Hey friends, do you know anyone with a Murphy Bed? They seem old fashioned, like something you see in old movies but they are still great options and have improved over the clanky metal Murphy Beds of the past. We just finished our Murphy Bed and I’m excited to share how it turned out. This isn’t a full tutorial because that would take more time than either of us have. But I want to show you that you can build a guest bed that takes up less than 9 square feet of floor space.
We have a 2 bedroom house so finding a space for guests usually consisted of a blow up mattress on the floor. After our daughter moved out we had a little debate about what we should do for guests. A bed was out of the question because I already had plans to move the computer and desk out of the dining room (small house, remember?) and into that room. And I really wanted a space to keep my sewing machine out so I could access it easily. I always wanted a Murphy Bed but hubby wanted a sofa bed. Being the nice compromising wife I am I said, “ok, but it has to be comfy.”
So off to the first of many furniture stores we went. The price tags were a bit of a shock and they weren’t that comfy to start, even with an upgraded mattress which added a few hundred dollars to the price. I did the math and convinced my hubby that we could build a Murphy Bed for just about the same price as an upgraded sofa bed. I already plan to move a chair out of the living room into the spare room for TV watching so it was a win win and the compromise moved in my favor 😉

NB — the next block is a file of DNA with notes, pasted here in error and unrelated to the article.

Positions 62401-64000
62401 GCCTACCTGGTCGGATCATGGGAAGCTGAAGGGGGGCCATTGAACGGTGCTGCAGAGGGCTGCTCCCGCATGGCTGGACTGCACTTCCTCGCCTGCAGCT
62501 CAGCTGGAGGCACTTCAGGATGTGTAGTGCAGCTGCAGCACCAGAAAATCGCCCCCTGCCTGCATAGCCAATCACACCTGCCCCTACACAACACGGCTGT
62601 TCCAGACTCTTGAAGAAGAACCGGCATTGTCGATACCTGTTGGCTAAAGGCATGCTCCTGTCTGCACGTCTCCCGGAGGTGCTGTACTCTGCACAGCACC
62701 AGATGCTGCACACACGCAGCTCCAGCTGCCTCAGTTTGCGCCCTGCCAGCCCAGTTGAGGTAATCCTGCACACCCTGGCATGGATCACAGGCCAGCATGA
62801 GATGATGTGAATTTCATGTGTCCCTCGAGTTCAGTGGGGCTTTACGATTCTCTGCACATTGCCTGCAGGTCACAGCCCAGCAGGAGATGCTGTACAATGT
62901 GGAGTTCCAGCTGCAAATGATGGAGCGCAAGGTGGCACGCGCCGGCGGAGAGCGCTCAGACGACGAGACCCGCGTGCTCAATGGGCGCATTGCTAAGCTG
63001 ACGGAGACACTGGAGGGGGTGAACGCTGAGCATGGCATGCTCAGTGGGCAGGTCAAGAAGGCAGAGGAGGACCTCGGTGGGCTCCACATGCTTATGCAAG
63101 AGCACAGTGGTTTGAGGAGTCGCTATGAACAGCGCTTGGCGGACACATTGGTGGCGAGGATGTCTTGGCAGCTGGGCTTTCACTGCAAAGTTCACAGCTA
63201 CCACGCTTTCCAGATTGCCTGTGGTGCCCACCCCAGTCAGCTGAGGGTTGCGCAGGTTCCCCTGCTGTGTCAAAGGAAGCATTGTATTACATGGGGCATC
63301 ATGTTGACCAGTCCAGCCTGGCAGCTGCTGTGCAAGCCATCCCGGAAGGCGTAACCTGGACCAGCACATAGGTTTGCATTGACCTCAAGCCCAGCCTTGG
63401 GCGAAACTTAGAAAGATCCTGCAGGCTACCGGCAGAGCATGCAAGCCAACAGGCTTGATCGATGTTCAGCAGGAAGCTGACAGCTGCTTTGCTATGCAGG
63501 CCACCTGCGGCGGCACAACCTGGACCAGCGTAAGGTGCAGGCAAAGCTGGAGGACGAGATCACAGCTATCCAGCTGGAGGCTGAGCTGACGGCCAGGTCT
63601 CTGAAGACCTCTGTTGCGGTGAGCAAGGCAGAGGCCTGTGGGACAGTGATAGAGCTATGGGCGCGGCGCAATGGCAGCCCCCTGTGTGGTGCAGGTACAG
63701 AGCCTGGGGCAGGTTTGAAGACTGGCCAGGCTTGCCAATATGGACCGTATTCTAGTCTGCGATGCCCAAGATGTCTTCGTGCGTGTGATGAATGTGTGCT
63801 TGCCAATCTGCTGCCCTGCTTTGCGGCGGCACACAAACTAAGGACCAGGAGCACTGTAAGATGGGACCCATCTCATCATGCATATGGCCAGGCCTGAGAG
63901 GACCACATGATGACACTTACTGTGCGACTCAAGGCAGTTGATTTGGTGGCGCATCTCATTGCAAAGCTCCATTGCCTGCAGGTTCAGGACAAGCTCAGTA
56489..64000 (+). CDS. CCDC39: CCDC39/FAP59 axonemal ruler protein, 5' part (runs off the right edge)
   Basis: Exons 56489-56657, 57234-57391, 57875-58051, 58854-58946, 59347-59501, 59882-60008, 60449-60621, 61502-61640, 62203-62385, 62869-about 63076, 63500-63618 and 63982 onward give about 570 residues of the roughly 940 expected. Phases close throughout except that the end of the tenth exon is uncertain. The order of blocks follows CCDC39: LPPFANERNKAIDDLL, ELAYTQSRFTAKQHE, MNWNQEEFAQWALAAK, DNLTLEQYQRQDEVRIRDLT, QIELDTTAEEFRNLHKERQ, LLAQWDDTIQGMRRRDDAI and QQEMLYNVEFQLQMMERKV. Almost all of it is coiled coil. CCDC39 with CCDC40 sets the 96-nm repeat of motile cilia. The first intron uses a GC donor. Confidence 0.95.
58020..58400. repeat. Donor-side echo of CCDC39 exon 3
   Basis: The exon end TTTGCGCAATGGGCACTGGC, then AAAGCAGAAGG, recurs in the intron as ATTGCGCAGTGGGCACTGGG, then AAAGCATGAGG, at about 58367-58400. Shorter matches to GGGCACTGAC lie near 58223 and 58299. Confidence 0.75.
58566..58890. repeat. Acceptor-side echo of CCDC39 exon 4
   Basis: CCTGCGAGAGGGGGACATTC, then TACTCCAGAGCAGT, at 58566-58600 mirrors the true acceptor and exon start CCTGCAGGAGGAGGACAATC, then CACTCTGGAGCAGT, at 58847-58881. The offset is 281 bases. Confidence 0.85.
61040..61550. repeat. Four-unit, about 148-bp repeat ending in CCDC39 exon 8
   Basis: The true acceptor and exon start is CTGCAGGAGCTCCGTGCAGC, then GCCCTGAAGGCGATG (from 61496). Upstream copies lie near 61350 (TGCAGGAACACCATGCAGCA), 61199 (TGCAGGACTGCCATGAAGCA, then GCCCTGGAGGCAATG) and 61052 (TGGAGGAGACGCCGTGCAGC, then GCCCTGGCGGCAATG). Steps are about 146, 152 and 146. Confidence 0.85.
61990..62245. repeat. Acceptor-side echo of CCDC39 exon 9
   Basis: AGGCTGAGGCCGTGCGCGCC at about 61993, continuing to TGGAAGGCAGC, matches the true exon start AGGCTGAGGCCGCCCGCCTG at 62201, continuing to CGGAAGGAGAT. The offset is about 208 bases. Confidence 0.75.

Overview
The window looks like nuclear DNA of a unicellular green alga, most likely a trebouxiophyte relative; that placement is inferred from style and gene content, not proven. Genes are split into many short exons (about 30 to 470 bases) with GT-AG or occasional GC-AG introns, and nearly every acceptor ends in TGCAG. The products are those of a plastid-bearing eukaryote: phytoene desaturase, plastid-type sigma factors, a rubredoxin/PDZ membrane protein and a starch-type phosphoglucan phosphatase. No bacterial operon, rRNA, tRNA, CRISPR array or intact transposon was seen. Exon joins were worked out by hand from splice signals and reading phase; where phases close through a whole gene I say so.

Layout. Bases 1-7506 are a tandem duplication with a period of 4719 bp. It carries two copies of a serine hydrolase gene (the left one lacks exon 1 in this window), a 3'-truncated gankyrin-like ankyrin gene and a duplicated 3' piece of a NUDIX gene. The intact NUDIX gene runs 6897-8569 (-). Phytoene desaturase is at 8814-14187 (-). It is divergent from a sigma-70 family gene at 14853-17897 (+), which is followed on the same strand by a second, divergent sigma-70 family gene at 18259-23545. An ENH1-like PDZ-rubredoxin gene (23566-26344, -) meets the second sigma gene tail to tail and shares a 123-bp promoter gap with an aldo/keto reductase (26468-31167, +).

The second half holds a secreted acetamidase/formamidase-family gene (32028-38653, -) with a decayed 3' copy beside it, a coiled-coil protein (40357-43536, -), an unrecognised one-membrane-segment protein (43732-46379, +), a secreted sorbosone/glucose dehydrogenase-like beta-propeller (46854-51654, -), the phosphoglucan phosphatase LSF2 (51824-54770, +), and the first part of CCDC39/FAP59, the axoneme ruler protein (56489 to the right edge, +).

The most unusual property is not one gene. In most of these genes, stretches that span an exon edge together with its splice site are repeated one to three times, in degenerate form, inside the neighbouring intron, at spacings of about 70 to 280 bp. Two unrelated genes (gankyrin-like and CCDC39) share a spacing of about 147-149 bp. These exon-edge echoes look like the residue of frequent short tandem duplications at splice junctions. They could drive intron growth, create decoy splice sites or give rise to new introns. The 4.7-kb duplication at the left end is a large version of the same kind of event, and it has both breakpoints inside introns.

Make sure you check out my list of tips at the end of the post.
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Murphy Bed Supply List:
Here’s a general idea of what you’ll need to build our own Murphy Bed. A full parts-list is included in the kit as well as all the hardware. You might need to buy some screws separately.
- Clear-sided Plywood (paint or stain grade)
- Create-A-Bed Deluxe Murphy Bed Kit (we bought this kit in Queen size)
- Table Saw (or a friend with a table saw)
- Drill with regular and paddle bits
- Stud-finder this is the one we have
- Trim boards to create an Armoire look of your choosing
- Brad Nailer
- Door Pulls (we used these pulls and painted them)
- Veneer Tape 3/4″ wide (if you want to stain your bed buy the same wood species as the plywood finish)
- Oil Rubbed Bronze Spray Paint for Door Pulls
- Spackle, I love this stuff that changes color when it’s dry
- Zinsser 1-2-3 Primer 1 gallon should do it
- Semi-Gloss Paint in your color choice
The Create-A-Bed kit comes with two instruction sets (you need both) and a DVD with very detailed step-by-step instructions. We’ve never built furniture (do Adirondack chairs count?) before and this video is super helpful to review as you build your Murphy Bed. The paper instructions include templates for rounding the ends of the bed platform side panels, as well as drilling templates.